Pivot point Trading System
When we switch on the business television channels or read business newspapers, we could see market experts discussing about support and resistance levels. So what are these support and resistance levels and how one arrives at it? How to trade using these levels? In this article I’m going to discuss about one of the widely used methods to calculate the support and resistance levels, that is, pivot points.
A pivot point is a price level at which the market is expected to make significant move. Because many traders around the world follow pivot points, you will often find the markets react at these levels giving you an opportunity to trade.
There are many methods to calculate the pivot points, out of which the following four methods are widely used by the market traders. They are,
1. Classic Method
2. Woodie Method
3. Camarilla Method
4. DeMark Method
Whichever method you are using the underlying concept is, if the market opens above the pivot the bias for the day is positive and vice versa.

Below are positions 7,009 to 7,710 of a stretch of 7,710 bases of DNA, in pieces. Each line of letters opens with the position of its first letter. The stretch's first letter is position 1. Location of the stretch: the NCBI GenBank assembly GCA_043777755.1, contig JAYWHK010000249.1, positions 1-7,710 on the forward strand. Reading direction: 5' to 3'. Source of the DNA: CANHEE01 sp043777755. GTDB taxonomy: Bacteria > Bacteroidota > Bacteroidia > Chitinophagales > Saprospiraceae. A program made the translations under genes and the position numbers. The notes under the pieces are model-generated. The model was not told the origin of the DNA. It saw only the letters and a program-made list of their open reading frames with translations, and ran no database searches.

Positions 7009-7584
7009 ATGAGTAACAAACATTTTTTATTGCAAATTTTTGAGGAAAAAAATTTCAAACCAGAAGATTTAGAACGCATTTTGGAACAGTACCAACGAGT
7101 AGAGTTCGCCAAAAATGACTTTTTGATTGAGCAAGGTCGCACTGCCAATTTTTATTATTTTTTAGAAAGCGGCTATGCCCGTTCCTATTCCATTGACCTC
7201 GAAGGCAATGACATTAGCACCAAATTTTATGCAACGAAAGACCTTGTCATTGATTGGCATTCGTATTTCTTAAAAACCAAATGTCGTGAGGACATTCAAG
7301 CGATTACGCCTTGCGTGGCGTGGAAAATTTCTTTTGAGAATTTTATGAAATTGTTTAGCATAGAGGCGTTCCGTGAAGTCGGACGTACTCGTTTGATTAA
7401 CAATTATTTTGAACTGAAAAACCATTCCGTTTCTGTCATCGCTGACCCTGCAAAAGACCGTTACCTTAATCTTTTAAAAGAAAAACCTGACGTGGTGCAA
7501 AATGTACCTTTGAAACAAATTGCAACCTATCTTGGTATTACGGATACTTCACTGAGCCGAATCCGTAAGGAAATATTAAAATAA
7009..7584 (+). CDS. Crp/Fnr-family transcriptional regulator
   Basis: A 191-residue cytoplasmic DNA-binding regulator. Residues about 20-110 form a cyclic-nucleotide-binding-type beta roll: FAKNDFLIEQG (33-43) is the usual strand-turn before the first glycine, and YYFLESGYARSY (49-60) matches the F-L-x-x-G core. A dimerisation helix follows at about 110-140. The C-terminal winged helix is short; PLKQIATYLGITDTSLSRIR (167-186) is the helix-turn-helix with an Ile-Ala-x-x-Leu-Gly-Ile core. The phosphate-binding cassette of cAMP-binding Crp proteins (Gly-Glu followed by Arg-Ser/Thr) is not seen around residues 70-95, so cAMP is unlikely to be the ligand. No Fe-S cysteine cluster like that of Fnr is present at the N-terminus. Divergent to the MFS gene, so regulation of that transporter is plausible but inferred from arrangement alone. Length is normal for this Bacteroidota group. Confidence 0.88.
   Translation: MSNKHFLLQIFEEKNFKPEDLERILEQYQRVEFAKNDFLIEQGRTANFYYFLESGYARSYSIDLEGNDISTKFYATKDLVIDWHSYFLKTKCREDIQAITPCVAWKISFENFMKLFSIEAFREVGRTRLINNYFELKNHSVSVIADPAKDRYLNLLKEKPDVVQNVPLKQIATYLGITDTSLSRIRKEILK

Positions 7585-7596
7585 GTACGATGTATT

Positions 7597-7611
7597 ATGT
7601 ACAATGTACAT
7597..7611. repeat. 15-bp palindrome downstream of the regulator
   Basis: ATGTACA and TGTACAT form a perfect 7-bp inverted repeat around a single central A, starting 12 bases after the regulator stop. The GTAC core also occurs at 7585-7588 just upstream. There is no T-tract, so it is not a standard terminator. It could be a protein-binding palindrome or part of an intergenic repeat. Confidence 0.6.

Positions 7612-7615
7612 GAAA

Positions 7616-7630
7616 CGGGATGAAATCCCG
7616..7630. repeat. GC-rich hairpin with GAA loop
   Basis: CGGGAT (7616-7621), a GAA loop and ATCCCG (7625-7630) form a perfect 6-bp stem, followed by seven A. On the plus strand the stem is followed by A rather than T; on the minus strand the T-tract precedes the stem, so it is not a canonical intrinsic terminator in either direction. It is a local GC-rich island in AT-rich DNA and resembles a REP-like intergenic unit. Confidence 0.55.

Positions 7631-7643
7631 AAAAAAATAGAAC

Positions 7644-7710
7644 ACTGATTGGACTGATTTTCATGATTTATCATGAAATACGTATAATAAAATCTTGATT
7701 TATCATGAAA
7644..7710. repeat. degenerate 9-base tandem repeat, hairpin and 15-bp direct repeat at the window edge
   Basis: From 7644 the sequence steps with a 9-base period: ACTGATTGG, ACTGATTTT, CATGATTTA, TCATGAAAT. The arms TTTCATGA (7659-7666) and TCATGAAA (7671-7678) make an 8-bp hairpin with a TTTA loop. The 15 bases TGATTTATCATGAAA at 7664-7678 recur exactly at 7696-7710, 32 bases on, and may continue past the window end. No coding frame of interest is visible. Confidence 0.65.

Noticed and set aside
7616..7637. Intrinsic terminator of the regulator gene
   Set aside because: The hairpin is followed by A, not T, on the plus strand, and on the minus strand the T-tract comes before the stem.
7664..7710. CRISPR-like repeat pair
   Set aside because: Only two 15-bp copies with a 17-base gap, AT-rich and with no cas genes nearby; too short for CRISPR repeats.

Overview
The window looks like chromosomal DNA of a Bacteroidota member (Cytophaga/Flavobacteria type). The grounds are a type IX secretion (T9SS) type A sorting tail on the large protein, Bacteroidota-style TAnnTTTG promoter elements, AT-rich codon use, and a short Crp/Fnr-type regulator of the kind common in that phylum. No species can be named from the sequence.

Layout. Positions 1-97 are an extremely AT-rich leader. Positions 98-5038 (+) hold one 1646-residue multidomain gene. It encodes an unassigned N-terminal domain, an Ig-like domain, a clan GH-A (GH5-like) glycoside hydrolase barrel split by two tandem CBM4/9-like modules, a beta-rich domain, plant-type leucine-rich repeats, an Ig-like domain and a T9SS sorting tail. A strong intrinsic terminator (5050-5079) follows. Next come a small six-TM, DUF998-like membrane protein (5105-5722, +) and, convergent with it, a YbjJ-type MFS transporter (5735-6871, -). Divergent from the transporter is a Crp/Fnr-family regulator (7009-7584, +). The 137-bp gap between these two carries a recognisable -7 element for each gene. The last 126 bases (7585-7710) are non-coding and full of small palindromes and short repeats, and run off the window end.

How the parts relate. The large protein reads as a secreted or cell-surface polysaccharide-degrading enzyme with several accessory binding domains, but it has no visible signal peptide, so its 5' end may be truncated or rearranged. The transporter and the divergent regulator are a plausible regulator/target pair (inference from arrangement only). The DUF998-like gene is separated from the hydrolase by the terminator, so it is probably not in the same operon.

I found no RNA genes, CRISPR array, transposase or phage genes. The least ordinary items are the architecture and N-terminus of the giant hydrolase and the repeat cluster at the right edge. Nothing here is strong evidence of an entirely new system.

The pivot point is calculated using previous day’s open, high, low and close prices. Some markets like forex and commodities trade 24 hours a day, but generally use 5 p.m. EST as open and close timings. Using the OHLC values one can calculate the Pivot points, the resistances and supports.
Benefits of Pivot points
The following are the benefits of pivot points,
Determine Trend: You can use pivot point as a level at which the trend will either change or continue. If the price moves above pivot point then the market sentiment is bullish and vice versa.
Entry and Exit Signals: You can use resistances and supports as entry and exit signals.
Trailing Stop loss: You can either part book your profits at each support and resistance level, or you can place your trailing stop losses at these support and resistance levels.
In the next article I will discuss the formulae for calculating these pivot points and produce some examples on how to trade using pivot points.